Chest computed tomography. There is a multicystic mass with a diameter of 35 mm on the dorsal interlobar parenchyma between the S1+2 and S6 segments in the left lung (a, b). The displaced bronchus arises from the left main bronchus and passes to the dorsal side of the left main pulmonary artery (c, d). LMB, left main bronchus; PA, pulmonary artery

Fig. 2
figure2

Bronchoscopic imaging. There are three bronchi branched from the left main bronchus, a branch of the lower lobe and two branches of the upper lobe

Fig. 3
figure3

Three-dimensional computed tomography with multiplanar reconstruction. The displaced B1+2b+c passes to the dorsal side of the left main pulmonary artery. The branch of A6 arises from the left main pulmonary artery at the level of the branches of A3 and A1+2 and passes to the dorsal side of the displaced B1+2b+c. The branch of V1+2 passes between B6 and the bronchus to the basal segment and joins V6 at the dorsal side of the pulmonary hilum

Segmentectomy of S1+2b+c and S6 was performed by VATS with a 4 cm access thoracotomy at the fifth intercostal space of the anterior axillary line, a 1.5-cm access port at the sixth intercostal space of the posterior axillary line, and a 5-mm camera port at the seventh intercostal space of the middle axillary line. There were accessory fissures between S1+2 and S3 and between S6 and the basal segment that were largely fused. The intraoperative findings of the anatomy of the bronchi and pulmonary vessels were exactly the same as the preoperative CT findings (Fig. 4). At the cranial and dorsal sides of the pulmonary hilum, A6, which arose more proximal and passed to the dorsal side of the displaced B1+2b+c, was divided. Then, the displaced B1+2b+c was readily identified, and V1+2+V6, B6 and the displaced B1+2b+c were divided in sequence. After dividing the largely fused accessory fissure between S6 and the basal segment by stapler, A1+2c and A1+2b were divided. Finally, the largely fused accessory fissure between S1+2 and S3 was divided by stapler. The intersegmental line could be readily identified because of accessory fissures. If there was no accessory fissure, the technique that created a demarcation line between the inflated and deflated segment might be used. The operating time was 260 min, and the blood loss was minimal. The patient’s postoperative course was good. The pathological diagnosis was left lung abscess. The mass was a cyst connected to a bronchus. The wall structure was desquamated and replaced by the granulation tissue with inflammatory cells. Since there was no finding of a bronchial atresia in the resected specimen, the etiology of the lung abscess was considered as a bronchial cyst with recurrent infection.

Fig. 4
figure4

Intraoperative findings. There are incomplete accessory fissures between S1+2 and S3 and between S6 and the basal segment (a). The branch of A6 arises from the more proximal point than a normal anomaly and passes to the dorsal side of the displaced B1+2b+c (b). The branch of V1+2 passes between B6 and the bronchus to the basal segment and joins V6 at the dorsal side of the pulmonary hilum (c). The displaced B1+2b+c passes to the dorsal side of the main pulmonary artery (d)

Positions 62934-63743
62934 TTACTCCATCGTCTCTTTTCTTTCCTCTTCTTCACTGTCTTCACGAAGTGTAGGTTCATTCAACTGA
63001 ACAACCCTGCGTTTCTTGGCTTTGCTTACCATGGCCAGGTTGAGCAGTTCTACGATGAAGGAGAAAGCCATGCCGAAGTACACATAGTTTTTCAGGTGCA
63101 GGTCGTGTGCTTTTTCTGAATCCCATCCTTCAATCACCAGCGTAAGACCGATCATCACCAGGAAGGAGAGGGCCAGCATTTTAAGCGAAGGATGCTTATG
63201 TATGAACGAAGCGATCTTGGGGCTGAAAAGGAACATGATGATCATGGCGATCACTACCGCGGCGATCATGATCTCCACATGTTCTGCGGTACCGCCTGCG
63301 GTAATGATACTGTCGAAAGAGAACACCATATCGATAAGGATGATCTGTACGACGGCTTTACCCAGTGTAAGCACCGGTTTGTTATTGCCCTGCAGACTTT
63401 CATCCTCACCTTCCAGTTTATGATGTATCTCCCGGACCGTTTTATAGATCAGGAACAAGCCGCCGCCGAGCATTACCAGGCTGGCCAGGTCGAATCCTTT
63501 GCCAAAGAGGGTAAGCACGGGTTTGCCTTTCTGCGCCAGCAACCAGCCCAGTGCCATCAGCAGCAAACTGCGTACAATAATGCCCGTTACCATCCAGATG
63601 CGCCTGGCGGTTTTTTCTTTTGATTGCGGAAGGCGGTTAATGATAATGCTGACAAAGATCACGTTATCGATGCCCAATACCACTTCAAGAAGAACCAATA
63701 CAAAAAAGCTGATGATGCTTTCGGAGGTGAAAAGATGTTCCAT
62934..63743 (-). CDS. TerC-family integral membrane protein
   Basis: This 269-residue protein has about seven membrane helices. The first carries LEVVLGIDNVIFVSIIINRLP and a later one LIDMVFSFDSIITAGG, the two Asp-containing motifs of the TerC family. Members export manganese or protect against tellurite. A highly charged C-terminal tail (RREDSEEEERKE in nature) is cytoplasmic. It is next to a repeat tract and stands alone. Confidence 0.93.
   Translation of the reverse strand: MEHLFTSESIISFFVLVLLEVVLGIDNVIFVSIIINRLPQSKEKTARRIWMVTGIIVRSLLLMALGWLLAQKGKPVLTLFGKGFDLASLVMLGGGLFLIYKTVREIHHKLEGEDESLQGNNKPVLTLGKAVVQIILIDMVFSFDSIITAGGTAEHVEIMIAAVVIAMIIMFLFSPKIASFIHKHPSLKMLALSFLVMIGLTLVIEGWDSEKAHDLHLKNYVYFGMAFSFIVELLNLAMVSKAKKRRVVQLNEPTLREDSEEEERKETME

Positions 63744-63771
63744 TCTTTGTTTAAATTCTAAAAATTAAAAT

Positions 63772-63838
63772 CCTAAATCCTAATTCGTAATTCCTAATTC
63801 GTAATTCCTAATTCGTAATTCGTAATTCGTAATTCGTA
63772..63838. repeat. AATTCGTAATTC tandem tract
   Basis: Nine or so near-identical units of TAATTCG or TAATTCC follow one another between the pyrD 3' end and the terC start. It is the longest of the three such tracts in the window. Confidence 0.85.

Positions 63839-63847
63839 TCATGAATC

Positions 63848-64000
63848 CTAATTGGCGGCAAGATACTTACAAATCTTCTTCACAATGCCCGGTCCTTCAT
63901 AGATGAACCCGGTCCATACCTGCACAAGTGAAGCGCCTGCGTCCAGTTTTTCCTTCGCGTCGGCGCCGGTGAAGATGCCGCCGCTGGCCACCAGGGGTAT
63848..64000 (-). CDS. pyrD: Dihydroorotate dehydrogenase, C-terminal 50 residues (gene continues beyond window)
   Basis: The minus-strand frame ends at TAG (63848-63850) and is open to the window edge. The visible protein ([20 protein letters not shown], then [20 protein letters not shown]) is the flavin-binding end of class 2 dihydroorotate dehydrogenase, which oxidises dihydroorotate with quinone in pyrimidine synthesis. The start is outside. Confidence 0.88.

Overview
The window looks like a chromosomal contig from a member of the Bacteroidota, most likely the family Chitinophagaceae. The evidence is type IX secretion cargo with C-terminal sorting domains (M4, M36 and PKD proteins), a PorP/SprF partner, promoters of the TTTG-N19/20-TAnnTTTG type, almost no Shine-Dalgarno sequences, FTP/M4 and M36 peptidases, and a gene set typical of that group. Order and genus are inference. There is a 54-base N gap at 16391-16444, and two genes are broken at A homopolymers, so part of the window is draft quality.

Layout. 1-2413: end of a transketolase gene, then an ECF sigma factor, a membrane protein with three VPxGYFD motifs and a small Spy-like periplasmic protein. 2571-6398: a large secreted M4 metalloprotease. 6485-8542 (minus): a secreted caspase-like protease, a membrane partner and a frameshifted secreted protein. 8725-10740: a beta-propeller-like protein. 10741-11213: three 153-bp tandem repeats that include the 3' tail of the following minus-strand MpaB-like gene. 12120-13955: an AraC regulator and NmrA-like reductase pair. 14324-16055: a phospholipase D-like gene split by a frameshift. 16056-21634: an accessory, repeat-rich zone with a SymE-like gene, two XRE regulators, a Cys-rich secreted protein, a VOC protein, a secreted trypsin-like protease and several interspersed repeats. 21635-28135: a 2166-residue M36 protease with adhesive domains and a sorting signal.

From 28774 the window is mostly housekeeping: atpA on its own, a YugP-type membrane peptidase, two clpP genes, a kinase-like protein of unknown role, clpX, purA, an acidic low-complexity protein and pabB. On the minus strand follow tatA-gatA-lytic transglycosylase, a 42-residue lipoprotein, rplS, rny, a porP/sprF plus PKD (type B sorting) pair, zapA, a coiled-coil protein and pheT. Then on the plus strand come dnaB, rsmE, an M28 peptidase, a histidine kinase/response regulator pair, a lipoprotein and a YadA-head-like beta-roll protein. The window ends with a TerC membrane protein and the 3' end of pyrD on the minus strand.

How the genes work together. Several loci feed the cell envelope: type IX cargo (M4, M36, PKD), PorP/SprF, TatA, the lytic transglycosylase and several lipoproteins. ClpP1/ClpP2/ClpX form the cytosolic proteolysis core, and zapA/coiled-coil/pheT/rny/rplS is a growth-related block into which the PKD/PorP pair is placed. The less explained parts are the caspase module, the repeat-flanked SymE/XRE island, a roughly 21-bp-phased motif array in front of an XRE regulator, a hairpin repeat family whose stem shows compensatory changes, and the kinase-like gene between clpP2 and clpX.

Discussion

The anatomical features of the present case were as follows: (1) left B1+2b+c branched from LMB and passed to the dorsal side of the left main PA, which was considered a displaced bronchus; (2) the branch of A6 arose from the more proximal point of the left main PA than in the normal anatomy and passed to the dorsal side of a displaced B1+2b+c; (3) V1+2 passed between B6 and the bronchus to the basal segment and joined V6 at the dorsal side of the pulmonary hilum; and (4) there were accessory fissures between S1+2 and S3 and between S6 and the basal segment. Because these anatomical features were identified on the preoperative 3D CT, segmentectomy of S1+2b+c and S6 by VATS was safely performed without misidentification of the anatomy.

With respect to aberrant bronchi to the left upper lobe, Ghaye et al. classified them as follows: (1) eparterial (true left tracheal) bronchi that arise from the trachea; (2) eparterial (left “tracheal”) bronchi that arise from the posterosuperior aspect of the LMB and pass to the dorsal side of the left main PA; (3) prehyparterial bronchi that arise from the anterosuperior aspect of the LMB and pass to the ventral side of the left main PA; and (4) posthyparterial bronchi that arise from the bronchus to the left lower lobe (Fig. 5) [9]. Before the development of CT, because the bronchus that passed to the dorsal side of the left main PA was identified by bronchography and intraoperative findings, it was called an eparterial bronchus [10, 11]. However, Oshiro et al. demonstrated that most of the origins of a displaced bronchus to the left upper division were lower than the inferior wall of the proximal PA on CT findings, and suggested that “eparterial bronchus” might not necessarily be the correct term [6]. While recent reports commonly used the term “a displaced bronchus,” “an eparterial bronchus” is an uncommon expression [7, 12]. Furthermore, there was another rare anatomical variation that the PA passed between the bronchus to the upper division and the lingual division with normal bronchial anatomy, which was reported by Melloni et al. as a variation of the course of the left PA [13]. Boyden et al. reported five cases with an eparterial bronchus, of which four cases had an eparterial bronchus arising from the left upper bronchus but not from the LMB [14]. These anomalies also suggested the possibility of variation of the course of the left PA rather than a displaced bronchus. With respect to a bronchus for the left upper division that passes to the dorsal side of the left main PA, displacement of the bronchus must be distinguished from a variation of the course of the left PA.